Defining Moments: May

The Defining Moments series looks back at the biggest events of 2010 to see what we can learn from them here at P&P, to work better in our calling, in 2011 and beyond.

By DJ Edgerton (@wiltonbound)

In May 2010, two of the biggest players in one of the biggest and most controversial industries joined forces. United Airlines and Continental Airlines merged, a $3.2 billion deal that had started and stopped for several years before finally coming to fruition, as the parties involved hope to save $1 billion a year. Since then, flight routes have changed, customer fees have changed, union agreements have been negotiated and re-negotiated. There has been a lot of change, and its gone a lot deeper than what to call the frequent-flyer program.

This lesson for pharma is one weve learned before, but one which can always be a useful reminder: Even the biggest can merge.

Weve seen this over and over. Just last year alone, we saw it repeatedly, with the three great pairs of Merck and Schering-Plough, Pfizer and Wyeth, and Genentech and Roche. But would – could – any of the top ten pharmaceutical companies ever merge with each other? Many would say that its improbable at best, for a host of reasons, mainly related to finances and maneuverability.

But now, having seen two of the worlds largest airlines manage it – it looks a lot more reasonable.

J&J, Pfizer, Roche, GSK, Novartis, S-A, AZ, Abbott, Merck, Bayer: how would you combine them?

And, more to the point, once any two (or more) of them were to become one, what would happen then? Airline mergers are watched with fears over loss of competition, of course, but also with more industry-specific worries such as the prevention of strikes. The pharmaceutical industry would have the same general concerns about loss of competition in the marketplace for consumer prices, product choices, employee treatment and variability of the voices in the industry, but the main concern, I think, would be in drug-discovery pipelines.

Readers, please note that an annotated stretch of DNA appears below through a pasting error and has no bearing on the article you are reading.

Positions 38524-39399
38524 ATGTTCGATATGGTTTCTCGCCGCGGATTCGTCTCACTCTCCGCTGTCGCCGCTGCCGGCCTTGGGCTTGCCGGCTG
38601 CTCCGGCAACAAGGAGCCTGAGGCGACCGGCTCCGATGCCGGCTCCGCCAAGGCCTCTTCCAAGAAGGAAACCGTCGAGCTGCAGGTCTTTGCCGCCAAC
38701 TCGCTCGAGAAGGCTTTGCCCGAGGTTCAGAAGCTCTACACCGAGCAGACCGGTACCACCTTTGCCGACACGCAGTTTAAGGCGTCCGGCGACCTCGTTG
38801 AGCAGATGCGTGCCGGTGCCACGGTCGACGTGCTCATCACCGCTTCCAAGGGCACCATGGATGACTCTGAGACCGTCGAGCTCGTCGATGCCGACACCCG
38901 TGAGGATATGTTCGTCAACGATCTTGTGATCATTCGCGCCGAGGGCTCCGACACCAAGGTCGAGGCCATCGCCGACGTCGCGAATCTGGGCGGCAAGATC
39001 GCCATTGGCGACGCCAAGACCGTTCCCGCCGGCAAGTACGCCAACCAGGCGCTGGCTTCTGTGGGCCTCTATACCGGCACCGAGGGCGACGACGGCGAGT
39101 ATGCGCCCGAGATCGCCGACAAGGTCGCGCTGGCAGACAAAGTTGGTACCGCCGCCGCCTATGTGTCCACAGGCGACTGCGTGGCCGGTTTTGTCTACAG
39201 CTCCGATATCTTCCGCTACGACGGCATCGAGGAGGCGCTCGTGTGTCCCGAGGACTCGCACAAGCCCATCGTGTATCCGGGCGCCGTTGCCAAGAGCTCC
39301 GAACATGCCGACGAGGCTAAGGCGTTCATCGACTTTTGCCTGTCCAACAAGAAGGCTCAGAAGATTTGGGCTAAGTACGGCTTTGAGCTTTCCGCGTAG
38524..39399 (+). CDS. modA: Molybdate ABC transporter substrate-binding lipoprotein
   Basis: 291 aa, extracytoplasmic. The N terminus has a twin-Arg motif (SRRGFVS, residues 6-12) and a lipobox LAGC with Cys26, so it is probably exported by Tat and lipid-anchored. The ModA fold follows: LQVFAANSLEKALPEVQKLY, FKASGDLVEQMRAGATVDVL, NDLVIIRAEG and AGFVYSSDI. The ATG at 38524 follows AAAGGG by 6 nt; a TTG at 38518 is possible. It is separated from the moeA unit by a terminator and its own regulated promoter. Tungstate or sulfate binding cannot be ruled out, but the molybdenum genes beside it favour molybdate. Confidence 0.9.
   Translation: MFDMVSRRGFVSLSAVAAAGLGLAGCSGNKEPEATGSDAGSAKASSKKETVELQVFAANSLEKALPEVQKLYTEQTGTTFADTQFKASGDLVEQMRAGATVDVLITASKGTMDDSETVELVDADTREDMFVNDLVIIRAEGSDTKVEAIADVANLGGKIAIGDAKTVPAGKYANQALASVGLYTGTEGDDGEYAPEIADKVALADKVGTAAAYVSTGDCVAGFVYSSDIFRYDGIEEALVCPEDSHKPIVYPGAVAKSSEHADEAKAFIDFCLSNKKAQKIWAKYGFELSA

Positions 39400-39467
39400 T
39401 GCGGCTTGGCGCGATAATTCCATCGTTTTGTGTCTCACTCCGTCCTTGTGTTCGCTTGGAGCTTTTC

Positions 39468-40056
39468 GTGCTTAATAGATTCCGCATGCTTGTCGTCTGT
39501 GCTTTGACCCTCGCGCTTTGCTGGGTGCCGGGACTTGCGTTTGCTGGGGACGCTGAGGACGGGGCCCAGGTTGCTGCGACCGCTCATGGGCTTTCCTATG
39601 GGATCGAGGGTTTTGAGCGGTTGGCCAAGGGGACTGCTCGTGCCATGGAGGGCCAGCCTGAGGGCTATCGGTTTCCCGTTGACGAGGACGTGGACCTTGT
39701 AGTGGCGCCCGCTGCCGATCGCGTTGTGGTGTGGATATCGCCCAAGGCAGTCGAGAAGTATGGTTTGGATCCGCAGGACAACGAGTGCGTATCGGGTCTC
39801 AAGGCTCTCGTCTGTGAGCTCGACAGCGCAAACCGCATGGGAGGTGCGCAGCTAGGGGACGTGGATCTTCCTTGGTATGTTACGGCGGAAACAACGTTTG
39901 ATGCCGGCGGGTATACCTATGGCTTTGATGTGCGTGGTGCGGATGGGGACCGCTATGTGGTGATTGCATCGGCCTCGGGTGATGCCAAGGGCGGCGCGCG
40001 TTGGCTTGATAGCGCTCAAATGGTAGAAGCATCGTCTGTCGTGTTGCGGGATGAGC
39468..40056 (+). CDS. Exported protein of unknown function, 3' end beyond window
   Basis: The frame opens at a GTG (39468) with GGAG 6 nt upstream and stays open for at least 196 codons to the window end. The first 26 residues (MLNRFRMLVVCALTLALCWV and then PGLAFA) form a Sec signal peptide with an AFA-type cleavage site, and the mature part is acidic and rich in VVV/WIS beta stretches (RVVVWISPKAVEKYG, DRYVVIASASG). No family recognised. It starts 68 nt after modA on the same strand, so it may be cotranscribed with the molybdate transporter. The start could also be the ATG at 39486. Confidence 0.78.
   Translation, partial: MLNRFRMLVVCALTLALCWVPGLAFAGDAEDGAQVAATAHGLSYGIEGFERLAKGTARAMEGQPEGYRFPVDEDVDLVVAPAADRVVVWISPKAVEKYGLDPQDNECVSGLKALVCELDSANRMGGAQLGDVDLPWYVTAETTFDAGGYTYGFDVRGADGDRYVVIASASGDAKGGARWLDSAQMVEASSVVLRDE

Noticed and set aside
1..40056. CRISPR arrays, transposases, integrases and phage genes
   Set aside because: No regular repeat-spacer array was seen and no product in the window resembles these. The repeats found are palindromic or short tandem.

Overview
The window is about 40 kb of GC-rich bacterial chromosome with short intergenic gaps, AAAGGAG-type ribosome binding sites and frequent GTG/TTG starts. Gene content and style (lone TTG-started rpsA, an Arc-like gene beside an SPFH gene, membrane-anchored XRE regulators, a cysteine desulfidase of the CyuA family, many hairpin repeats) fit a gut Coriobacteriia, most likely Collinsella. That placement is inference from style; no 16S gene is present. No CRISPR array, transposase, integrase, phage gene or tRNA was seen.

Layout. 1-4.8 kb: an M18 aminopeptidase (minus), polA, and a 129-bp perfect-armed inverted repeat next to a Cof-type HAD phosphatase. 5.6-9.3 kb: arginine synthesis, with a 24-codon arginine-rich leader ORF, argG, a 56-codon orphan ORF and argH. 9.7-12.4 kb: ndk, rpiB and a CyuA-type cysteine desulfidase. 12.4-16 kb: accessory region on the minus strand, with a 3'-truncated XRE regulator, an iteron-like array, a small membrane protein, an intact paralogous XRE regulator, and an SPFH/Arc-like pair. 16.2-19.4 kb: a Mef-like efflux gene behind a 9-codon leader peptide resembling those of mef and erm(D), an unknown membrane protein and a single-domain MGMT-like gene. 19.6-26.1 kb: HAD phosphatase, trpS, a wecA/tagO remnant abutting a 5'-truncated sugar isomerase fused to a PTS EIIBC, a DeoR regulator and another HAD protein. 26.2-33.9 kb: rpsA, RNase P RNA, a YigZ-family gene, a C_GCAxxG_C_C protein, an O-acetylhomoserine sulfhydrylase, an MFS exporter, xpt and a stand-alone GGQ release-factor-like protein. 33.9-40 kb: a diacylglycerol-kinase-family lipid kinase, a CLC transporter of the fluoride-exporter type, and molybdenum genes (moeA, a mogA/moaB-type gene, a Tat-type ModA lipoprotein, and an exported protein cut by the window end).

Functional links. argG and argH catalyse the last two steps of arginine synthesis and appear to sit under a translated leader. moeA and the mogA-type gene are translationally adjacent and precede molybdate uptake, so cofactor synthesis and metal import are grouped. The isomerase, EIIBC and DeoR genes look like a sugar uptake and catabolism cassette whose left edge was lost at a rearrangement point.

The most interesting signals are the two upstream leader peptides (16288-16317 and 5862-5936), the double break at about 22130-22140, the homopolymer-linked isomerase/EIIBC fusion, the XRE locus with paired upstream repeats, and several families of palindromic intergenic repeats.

Last month, all the fine folk at SoDA (the Society of Digital Agencies) and I pulled a prank on our industry peers by announcing the formation of Mutiny Worldwide, the global integration of 40 member agencies into the worlds largest digital agency network. We issued press releases. We promoted it one Twitter. And we had quite a bit of you fooled for a while there. But even though some of you clever cats called our bluff, at the very least, we got everyone thinking…what if? What if 40 of the world’s top digital agencies put our heads and our resources together to create one giant mega-agency?

There’s a lot of potential, but there’s also a lot of risk. Just because you have a lot more people working on the problem, if you havent done well before in separate groups, are you really going to do better just because youre now together? I have to admit, I have my doubts. But a mega-merger like the one were imagining could lead to amazing, groundbreaking things. It could create a mega-research organization: a center of scientific excellence bigger, more well-equipped and better funded than anyplace that has ever existed.

Of course, the whole point of a merger is to save money, so youd have to sell that to the shareholders first. But the idea of it is exciting, I have to say.

As is the idea of a mega-merger. Will it happen in 2011? I dont know. But I can say this: its not unthinkable anymore.

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